A mouse click or any keyboard command on the PDA is given priority in communication between the PDA and the RDP server. Such actions from the PDA are sent instantaneously, interrupting the current activities and this action directed to the web browser on the dedicated virtual machine, which sends a refreshed image back to the PDA device through the RDP client. This feature allows the user to have rapid response to commands. If the user initiates a mouse click or keyboard command on the PDA that does not change the displayed image on the RDP server, then the original activities are continued almost instantly with minimum interruption. However, if the image is changed and refreshed on the RDP server, any old image being sent is stopped and the new image is sent immediately to the PDA if it is a full screen image occupying all or part of the PDA display screen. If the refreshed image sent occupies a part of the PDA display screen and also areas outside the display screen, then the portion of the refreshed image that is displayed on the PDA display screen is sent first to the PDA, and blocks of the image surrounding the PDA displayed image are sent next to the PDA which are decompressed and stored in internal memory, as previously described. Hence the PDA would assemble blocks of the image in the virtual page, which comprises the entire image, starting first with the current location of the PDA display screen then areas around it.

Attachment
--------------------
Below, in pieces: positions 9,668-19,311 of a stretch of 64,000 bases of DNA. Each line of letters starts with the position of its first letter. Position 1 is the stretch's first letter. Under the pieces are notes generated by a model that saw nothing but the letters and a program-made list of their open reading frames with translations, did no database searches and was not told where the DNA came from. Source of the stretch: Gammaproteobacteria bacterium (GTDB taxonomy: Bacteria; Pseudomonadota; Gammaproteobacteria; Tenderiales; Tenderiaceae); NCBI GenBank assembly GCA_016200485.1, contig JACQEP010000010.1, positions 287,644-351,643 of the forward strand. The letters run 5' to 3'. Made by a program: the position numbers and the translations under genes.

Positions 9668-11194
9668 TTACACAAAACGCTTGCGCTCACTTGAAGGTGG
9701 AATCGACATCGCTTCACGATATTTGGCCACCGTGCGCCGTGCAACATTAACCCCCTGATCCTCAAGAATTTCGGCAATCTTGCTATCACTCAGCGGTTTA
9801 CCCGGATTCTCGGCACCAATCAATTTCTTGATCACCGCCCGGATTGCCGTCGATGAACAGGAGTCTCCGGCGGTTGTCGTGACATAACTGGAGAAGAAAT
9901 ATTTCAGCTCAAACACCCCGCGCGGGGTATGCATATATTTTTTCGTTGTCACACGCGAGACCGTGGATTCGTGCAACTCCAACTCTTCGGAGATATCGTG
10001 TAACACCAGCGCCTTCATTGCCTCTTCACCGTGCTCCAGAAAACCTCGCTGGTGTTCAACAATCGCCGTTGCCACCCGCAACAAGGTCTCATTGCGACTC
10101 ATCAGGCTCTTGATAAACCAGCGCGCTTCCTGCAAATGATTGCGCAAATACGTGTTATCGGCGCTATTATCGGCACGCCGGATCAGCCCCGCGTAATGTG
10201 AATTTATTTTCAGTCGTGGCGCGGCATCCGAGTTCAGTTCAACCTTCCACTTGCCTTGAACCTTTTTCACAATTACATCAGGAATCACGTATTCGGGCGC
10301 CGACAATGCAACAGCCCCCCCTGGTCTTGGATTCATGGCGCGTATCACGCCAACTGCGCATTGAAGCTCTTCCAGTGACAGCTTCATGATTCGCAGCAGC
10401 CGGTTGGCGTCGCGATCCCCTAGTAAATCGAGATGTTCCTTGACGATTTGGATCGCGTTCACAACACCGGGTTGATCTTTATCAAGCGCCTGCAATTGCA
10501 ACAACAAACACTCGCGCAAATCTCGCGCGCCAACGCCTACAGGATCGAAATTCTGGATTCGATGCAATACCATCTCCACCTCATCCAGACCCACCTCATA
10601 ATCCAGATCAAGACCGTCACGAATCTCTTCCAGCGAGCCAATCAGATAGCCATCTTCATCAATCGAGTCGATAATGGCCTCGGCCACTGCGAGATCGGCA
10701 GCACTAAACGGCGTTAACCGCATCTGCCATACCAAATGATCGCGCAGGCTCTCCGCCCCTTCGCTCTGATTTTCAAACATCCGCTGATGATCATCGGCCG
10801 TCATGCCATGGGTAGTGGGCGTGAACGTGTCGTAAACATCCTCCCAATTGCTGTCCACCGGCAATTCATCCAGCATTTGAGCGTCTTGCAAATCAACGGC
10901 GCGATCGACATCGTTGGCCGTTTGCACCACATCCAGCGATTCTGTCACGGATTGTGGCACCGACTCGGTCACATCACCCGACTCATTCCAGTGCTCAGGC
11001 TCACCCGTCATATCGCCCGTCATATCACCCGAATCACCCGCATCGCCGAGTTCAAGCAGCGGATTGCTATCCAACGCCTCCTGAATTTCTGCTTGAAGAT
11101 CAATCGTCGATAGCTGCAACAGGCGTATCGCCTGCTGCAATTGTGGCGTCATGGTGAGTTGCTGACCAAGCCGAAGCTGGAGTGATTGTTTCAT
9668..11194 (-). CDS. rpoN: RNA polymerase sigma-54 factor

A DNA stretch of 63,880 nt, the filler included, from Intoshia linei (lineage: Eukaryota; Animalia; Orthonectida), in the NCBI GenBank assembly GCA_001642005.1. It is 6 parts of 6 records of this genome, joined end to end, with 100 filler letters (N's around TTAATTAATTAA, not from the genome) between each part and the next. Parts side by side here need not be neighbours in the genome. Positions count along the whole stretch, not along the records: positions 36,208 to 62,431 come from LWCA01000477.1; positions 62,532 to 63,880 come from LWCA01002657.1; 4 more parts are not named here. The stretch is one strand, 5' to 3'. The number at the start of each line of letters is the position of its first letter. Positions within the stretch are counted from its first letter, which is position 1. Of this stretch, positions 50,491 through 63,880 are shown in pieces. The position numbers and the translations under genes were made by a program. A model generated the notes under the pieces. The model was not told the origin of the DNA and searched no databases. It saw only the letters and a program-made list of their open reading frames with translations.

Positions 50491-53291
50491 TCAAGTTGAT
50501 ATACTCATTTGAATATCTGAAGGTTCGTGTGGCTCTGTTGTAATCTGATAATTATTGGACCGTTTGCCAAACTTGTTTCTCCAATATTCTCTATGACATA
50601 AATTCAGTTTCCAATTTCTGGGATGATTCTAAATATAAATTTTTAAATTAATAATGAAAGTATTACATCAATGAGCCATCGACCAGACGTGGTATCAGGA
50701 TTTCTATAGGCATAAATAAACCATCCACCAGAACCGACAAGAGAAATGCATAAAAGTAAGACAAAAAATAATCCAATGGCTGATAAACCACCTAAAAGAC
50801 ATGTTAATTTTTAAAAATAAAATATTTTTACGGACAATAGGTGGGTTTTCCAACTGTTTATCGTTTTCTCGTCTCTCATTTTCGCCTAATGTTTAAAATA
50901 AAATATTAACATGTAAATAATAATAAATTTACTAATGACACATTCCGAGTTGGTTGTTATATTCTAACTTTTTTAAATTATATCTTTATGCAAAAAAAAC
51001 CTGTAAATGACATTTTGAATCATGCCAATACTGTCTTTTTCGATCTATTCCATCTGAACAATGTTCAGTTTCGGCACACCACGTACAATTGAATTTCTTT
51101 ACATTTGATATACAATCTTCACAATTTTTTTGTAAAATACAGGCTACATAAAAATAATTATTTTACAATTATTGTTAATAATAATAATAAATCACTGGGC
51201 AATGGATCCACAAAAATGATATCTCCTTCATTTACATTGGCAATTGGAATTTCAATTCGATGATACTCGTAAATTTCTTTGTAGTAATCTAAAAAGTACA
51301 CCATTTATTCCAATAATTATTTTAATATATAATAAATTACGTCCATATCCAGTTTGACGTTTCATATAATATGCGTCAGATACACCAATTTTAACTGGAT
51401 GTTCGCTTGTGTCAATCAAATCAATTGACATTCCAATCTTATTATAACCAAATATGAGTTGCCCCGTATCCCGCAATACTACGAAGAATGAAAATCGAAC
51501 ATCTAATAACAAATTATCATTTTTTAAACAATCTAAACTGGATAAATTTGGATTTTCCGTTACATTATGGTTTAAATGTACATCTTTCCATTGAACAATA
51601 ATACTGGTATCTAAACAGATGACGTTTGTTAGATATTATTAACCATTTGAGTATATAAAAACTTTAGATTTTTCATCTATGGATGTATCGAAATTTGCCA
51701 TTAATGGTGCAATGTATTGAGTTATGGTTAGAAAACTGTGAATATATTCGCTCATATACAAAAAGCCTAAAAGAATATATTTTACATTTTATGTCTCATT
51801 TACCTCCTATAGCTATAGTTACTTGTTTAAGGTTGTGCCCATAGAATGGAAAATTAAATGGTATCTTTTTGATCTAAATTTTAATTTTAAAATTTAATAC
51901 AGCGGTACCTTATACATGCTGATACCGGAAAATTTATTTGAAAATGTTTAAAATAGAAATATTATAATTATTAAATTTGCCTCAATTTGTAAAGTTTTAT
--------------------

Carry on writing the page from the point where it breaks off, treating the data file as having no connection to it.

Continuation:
A beacon is sent from the PDA device to the RDP client and vice-versa many times per minute to confirm that a connection is established and maintained, for the duration of use. In the instance a user is disconnected, either the PDA or the RDP client will not receive a beacon and a time-out will be initiated, whereby both the PDA and RDP client disconnect and then reconnect. The user would still be able to view the present image and scroll around it as this image would already be decompressed in order of priority and stored in internal memory. The PDA would indicate in a message area that a reconnect sequence was initiated, and the status of this connection to the same RDP client as before, which would refresh the PDA with the image if it has changed once reconnection is established. Similarly, the PDA would continue downloading blocks of information after being reconnected if a disconnection interrupted this operation. A beacon is not necessarily sent from the RDP client at times when it is sending information to the PDA. As long as the PDA is receiving information such as a refreshed image, or a beacon, it knows a connection is established. Consequently, when there is no new activity in the virtual machine, the RDP client must send a beacon to the PDA to confirm the connection is established. The PDA device must always send beacons to the RDP client, as commands are not sent frequently from the PDA and only for a short duration when sent.